This might lead you to conclude that the Federal Reserve should just give money directly to Main Street. That would be a grave mistake. It is not a question of giving money directly to Main Street. “Pumping” money into the economy does little more than fuel a false boom, which inevitably leads to a very real bust. The money flowing into Wall Street is goosing asset prices and fueling a major bubble in the stock markets. When the money stops flowing, the stock markets are going to experience an enormous downturn. “Pumping” money into Main Street has the same results: it causes people to make poor investments and bad financial judgment calls, which eventually ends in bust. We saw this on a large scale during the housing bubble of the 2000s, when people working grunt retail jobs were taking out mortgages on suburban McMansions they could not afford; were it not for the Federal Reserve promoting idiotic banking practices, like extending massive credit to people who could not afford it, such disaster could’ve been averted.

Another example is clearly evident in the extremely malevolent student loan market. This is not directly a Federal Reserve issue, but the principle is the same. The federal government encourages students to borrow huge amounts of money to get a degree. Normally, no bank in its right mind would ever dish out tens of thousands of dollars in school loans to any student not in a valuable STEM program with a record of good performance. But thanks to the Federal Government underwriting the loans, the banks working in student loans are sitting pretty. And because of the mentality that a college degree in any major other than engineering or medicine is still worth spending $50,000+, the banks have a steady flow of suckers to wrangle up into the student loan debt trap. The worst part is that this debt is not dischargeable; you cannot declare bankruptcy on student debt. So if a student falls on hard times and cannot repay, that’s just tough luck. They truly have become a debt slave. Hello, lifelong interest payments. Hello, ruined credit.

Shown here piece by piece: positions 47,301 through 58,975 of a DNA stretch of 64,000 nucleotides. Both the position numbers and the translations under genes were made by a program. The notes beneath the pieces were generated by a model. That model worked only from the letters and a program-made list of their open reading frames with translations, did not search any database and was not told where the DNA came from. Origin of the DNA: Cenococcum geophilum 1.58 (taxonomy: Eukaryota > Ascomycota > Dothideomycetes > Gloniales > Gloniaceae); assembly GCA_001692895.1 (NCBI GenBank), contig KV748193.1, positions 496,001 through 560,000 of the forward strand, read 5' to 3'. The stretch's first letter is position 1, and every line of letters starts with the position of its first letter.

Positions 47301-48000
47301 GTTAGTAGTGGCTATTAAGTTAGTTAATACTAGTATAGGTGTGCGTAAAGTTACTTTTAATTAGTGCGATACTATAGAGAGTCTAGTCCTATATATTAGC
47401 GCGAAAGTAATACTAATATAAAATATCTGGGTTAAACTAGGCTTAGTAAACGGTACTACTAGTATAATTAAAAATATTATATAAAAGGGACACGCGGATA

So to reiterate, it is not a matter of giving money to Main Street. Whenever the government cooks up schemes to make money and credit readily available to both Wall Street and Main Street, the results are catastrophic. The question then is not of money, but of production. When will Main Street become productive again? When will entrepreneurship and innovation return to Main Street? When will capital resources tied up in poor investments and debt be re-allocated into productive and efficient uses? This is what is needed for a true recovery to begin. There is a name for this process: recession.

But the Federal Reserve cannot create entrepreneurship and innovation. In fact, the very essence of the Federal Reserve goes against the concepts of entrepreneurship, innovation, and risk-taking. The Federal Reserve strives to prop up failing sectors of the economy in any way possible. This leaves resources invested in poorly-performing sectors of the economy, when they would be liquidated and re-invested elsewhere in a better capacity if those sectors were allowed to experience a recession.

Notice that I said, “The rich get richer while everyone else gets rich more slowly.” A popular variation of this phrase says “the rich get richer while the poor get poorer.” That does not apply to the situation in America. My version is more accurate. Wherever the influence of capitalism and the free market is allowed to work, people will become richer. We have a lot of monstrous left-wing trends at work in America; but on-the-whole, the USA is still one of the world’s most free and capitalistic markets. The extent that Average Joe in America is able to accumulate any wealth at all is due to the influence of the free market and free capitalism. The extent that Average Joe finds it more difficult to accumulate wealth is due to increased government involvement in the market. Government meddling in the US economy is indeed making it harder for Average Joe to accumulate wealth, but it’s not so bad that the trend is reversing.

Where in the world is it true that “the rich get richer, while the poor get poorer”? North Korea. Cuba. Venezuela. Places where the government dominates the markets and industry, and controls the allocation of resources. America is not like any of these places, at least not yet. Let us hope it stays that way.